Maggie: A Girl On the Streets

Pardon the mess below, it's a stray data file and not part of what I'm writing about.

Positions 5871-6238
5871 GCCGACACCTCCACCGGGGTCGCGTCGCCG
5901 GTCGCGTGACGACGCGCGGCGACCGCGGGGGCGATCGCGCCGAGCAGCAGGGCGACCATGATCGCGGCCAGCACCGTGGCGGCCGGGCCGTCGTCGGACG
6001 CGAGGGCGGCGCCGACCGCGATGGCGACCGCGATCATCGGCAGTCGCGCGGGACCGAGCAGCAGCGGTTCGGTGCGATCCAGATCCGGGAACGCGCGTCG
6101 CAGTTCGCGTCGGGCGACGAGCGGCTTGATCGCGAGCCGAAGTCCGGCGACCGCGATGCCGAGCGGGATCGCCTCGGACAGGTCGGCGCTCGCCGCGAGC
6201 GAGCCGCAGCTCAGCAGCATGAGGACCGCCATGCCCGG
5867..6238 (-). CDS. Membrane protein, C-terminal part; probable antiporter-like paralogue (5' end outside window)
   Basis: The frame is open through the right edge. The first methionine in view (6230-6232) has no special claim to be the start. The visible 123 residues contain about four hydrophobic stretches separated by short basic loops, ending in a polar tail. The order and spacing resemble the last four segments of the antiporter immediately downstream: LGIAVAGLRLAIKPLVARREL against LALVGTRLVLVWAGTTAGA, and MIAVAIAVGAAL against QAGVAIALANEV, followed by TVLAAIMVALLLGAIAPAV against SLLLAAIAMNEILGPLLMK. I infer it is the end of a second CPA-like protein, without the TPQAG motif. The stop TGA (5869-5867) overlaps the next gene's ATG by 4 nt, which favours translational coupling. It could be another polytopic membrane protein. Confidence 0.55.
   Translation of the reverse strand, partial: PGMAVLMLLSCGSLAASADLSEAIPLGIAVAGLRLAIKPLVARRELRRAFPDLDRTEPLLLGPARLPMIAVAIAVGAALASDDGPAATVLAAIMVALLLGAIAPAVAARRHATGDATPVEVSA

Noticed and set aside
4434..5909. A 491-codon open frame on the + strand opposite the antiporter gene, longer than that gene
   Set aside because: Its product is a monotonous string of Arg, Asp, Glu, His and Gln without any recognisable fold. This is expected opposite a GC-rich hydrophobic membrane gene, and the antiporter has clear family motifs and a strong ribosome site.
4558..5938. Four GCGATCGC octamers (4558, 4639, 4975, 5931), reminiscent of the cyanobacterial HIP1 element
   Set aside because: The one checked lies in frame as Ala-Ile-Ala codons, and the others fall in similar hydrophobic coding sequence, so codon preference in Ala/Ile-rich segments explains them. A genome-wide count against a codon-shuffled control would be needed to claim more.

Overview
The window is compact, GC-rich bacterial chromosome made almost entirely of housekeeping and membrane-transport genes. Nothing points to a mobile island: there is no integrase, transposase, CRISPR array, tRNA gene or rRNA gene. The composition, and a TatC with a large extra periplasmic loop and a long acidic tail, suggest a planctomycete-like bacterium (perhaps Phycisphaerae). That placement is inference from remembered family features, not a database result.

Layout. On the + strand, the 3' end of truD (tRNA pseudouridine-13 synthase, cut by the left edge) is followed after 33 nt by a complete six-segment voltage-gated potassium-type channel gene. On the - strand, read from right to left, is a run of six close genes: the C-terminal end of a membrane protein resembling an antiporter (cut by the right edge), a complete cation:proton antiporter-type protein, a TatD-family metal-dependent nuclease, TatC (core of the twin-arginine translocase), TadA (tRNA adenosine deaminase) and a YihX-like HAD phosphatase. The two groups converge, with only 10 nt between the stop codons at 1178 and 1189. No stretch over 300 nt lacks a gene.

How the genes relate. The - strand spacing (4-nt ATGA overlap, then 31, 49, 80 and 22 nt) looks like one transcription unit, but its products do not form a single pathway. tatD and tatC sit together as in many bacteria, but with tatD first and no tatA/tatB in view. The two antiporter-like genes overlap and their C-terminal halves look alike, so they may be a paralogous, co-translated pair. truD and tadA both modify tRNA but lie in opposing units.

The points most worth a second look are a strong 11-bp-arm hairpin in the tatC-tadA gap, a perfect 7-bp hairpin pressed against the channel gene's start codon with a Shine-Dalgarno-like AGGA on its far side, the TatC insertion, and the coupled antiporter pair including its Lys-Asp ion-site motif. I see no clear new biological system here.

The problems that were faced by Maggie, and many other women in the lower social-economic levels during the Gilded Age, are almost unbearable to imagine. She faced discrimination, attachment issues, and grew up with a dysfunctional family that failed to show affection. Fortunately for Maggie, she wasn’t like the people she lived around. As Stephen Crane put it, “None of the dirt of Rum Alley seemed to be in her veins” (Maggie 16). This unique feature acquired by Maggie gave her the ability to improve her chance, even by a slim chance. Maggie grew up with a family who would have been classified as the low-class, in the scums of New York City. This is where Maggie naturally sets back her chances on eventually leaving her awful neighborhood, also known as Rum Alley. The name of the neighborhood basically describes the type of neighborhood it really is. It’s filled with many alcoholic families, with children who don’t receive the affection that they deserve from their elders. This unfortunately makes it difficult for Maggie to find help inside her neighborhood, which forces her to make good decisions inside her neighborhood. Maggie was discriminated on mainly for one reason: for being a woman. During this time period, women were socially accepted inside the house, but not out of it. On the streets was where men were found whether they were working, or drinking at the local tavern. Women at this time were harassed unapologetically. For example, when Pete comes to Maggie’s house he tells her, "I'm stuck on yer shape. It's outa sight.” (Maggie 19). Maggie didn’t want to end up as a low-life scum living as a housewife when she became older. She wanted to be somebody. Discrimination of women and lower-class citizens unfairly held Maggie back from the start. She had a slim-to-none chance. Maggie suffered attachment issues numerous times in the novel. She became afraid to befriend anyone because all of her previous attachments had left her....
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